Opportunities Abound for Tuition-Free College Courses

By Carol Lynn Tiegs ~

Wouldn’t it be great to go back to college with all the joy of learning and none of the costs and none of the tests? At many colleges and universities across Colorado, you can.

Program names vary, but typically they offer people ages 55- to 65-plus the opportunity to take certain classes on campus at no charge. That’s right free. 

What’s the catch? You will not receive college credit for the courses. Participation is at the discretion of the class instructor to assure space is available and senior students have adequate prerequisite knowledge of the subject.

The University of Colorado at Boulder’s Senior Auditors Program is open to individuals 55 and older, while the University of Colorado at Denver’s Lifelong Learners Program is open to those 60 and older. Exclusions include lab, online and computer classes, and those conducted through the Division of Extended Studies or at the Denver South or Anschutz Medical campuses.

Metropolitan State University Denver offers individuals 60 and older free, space-available classes at both its main and south campuses through its Metro Emeritus Program in the division of Innovation and Lifelong Learning.

In Greeley, University of Northern Colorado offers non-tuition courses to those 65 and older on a space-available basis. Senior Registration Services Specialist Nancy Covell said participants must register themselves through the Office of the Registrar. That office then verifies age. Participants are responsible for any course fees.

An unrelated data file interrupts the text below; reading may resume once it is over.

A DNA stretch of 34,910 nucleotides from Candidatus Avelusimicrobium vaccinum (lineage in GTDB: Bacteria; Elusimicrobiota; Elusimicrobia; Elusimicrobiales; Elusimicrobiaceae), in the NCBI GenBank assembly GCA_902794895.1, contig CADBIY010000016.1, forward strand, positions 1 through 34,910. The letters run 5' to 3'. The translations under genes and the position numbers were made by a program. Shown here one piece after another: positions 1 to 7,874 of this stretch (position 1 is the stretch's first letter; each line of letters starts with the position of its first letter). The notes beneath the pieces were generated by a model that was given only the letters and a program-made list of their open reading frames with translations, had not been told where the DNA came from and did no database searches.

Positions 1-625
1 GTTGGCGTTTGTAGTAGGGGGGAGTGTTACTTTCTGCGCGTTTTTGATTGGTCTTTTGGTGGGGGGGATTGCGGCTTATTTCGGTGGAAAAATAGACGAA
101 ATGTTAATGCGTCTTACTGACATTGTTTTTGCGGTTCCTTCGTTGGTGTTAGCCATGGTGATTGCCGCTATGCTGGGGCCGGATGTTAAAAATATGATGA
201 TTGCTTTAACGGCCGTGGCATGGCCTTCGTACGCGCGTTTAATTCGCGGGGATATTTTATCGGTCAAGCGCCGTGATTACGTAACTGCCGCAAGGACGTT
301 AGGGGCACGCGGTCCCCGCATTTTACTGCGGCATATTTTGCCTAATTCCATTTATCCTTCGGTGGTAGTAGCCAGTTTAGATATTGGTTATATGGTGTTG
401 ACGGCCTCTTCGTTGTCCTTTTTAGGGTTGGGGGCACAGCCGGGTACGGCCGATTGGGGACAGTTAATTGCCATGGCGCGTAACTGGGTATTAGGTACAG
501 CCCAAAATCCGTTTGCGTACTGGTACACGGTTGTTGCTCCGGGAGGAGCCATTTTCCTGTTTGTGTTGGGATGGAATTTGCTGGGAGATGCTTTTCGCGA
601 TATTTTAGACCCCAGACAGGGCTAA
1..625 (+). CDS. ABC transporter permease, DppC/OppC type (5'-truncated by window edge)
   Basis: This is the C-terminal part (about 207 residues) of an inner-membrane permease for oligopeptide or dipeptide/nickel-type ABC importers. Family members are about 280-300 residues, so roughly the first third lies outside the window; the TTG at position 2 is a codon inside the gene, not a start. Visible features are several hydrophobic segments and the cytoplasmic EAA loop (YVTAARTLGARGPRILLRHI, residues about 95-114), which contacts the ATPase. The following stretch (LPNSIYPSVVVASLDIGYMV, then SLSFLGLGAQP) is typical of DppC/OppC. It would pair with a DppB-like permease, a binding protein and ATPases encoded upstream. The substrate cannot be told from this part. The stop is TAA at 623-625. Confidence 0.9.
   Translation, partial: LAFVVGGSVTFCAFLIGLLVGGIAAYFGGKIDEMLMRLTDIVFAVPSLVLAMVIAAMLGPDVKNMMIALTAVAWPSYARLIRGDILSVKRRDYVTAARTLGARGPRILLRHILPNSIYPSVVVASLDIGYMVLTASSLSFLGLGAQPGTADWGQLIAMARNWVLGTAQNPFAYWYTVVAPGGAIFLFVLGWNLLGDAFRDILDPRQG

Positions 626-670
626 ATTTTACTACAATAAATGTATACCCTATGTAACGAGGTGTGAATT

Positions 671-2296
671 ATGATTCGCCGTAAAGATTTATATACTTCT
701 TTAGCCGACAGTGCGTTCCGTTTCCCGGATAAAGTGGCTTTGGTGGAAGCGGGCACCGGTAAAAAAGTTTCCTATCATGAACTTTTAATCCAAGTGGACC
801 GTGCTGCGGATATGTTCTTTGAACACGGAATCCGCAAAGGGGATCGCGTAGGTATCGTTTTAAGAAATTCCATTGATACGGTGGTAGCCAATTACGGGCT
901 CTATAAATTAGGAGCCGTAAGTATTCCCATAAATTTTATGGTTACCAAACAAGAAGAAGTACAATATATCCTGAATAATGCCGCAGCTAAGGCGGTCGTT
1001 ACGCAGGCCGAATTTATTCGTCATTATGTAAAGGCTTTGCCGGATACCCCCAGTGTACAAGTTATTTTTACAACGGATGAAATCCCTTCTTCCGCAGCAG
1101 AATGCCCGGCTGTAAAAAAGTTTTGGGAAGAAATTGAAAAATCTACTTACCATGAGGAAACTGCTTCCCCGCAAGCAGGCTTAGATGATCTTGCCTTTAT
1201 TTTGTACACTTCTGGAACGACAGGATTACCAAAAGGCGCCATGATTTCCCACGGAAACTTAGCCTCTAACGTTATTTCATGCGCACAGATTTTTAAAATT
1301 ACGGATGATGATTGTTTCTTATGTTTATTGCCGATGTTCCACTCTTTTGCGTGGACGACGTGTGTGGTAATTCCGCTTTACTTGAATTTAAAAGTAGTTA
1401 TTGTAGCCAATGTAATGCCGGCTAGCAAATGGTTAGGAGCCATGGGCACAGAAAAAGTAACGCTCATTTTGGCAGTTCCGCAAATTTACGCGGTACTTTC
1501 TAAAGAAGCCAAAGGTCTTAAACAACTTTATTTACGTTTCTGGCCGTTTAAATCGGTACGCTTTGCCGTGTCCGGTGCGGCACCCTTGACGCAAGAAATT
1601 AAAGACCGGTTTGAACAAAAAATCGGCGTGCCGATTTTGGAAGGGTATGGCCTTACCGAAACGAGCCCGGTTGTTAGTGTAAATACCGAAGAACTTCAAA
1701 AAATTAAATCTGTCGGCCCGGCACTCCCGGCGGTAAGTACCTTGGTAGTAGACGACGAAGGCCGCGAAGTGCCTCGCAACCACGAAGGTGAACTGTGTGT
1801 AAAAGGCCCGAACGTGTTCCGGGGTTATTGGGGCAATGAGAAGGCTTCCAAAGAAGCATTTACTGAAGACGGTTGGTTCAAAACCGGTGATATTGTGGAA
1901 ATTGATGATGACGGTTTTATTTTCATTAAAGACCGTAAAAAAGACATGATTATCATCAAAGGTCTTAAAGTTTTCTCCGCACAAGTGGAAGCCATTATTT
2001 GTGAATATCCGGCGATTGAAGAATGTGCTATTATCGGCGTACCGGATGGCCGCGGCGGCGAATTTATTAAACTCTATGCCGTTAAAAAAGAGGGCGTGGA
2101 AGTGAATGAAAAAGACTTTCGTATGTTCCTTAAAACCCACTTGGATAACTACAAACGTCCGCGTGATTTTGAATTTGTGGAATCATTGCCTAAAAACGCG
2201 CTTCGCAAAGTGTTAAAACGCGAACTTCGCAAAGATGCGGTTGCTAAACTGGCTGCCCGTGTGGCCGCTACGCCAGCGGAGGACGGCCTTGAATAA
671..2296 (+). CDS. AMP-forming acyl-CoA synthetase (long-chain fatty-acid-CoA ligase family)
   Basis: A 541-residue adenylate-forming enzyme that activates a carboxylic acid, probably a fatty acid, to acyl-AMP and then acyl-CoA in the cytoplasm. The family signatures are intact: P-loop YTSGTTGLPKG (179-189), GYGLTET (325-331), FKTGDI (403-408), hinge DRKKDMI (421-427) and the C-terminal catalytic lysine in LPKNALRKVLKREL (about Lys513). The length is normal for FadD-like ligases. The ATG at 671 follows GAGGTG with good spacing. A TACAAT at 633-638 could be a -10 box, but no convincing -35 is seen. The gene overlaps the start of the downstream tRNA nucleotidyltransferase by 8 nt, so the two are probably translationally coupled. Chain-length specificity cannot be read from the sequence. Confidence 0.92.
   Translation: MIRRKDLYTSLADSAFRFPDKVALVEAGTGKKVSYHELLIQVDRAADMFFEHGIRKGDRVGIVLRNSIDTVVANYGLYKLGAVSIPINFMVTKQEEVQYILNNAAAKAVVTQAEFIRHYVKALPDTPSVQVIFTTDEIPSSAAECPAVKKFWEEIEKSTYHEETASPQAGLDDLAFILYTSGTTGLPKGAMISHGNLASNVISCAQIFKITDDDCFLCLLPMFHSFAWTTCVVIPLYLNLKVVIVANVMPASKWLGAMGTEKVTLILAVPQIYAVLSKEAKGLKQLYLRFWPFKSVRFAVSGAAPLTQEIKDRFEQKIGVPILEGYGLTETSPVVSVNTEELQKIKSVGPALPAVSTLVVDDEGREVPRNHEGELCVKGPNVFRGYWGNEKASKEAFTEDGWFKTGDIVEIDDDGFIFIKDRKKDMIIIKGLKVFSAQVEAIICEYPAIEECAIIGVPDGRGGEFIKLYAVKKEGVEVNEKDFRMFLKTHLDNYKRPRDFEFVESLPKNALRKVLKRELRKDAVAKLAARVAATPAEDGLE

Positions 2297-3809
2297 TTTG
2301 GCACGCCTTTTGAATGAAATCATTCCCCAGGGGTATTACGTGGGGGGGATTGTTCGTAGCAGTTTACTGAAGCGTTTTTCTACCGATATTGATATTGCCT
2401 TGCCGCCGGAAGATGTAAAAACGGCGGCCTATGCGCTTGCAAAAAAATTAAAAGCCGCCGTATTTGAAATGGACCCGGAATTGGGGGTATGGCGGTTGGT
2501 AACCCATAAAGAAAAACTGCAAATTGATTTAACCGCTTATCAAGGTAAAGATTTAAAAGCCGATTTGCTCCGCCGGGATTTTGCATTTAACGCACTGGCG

“Some classes have prerequisites, so we encourage (people) to talk with the professor to determine if they have the required background knowledge,” Covell said. “We have some people who do classes every semester and some who are interested in a particular subject.”

In Durango, Fort Lewis College’s Community Learners Program offers select courses to individuals 55 and above tuition-free. Courses in art, voice and musical instruments are excluded. Participants apply through the registrar’s office, which then works with course professors to insure class availability.

Western State College University (WSC) in Gunnison has a community auditors program and also offers programs through its Extended Studies division to individuals 62 and older at a 50 percent discount.

“Our local history courses are especially popular,” said Deanna Clark in WSC’s Registrar’s Office.

For more information on these programs contact the following:

And check with your local community college or university for lifelong learning opportunities they may offer.

Carol Lynn Tiegs, a Colorado writer, also volunteers for AARP


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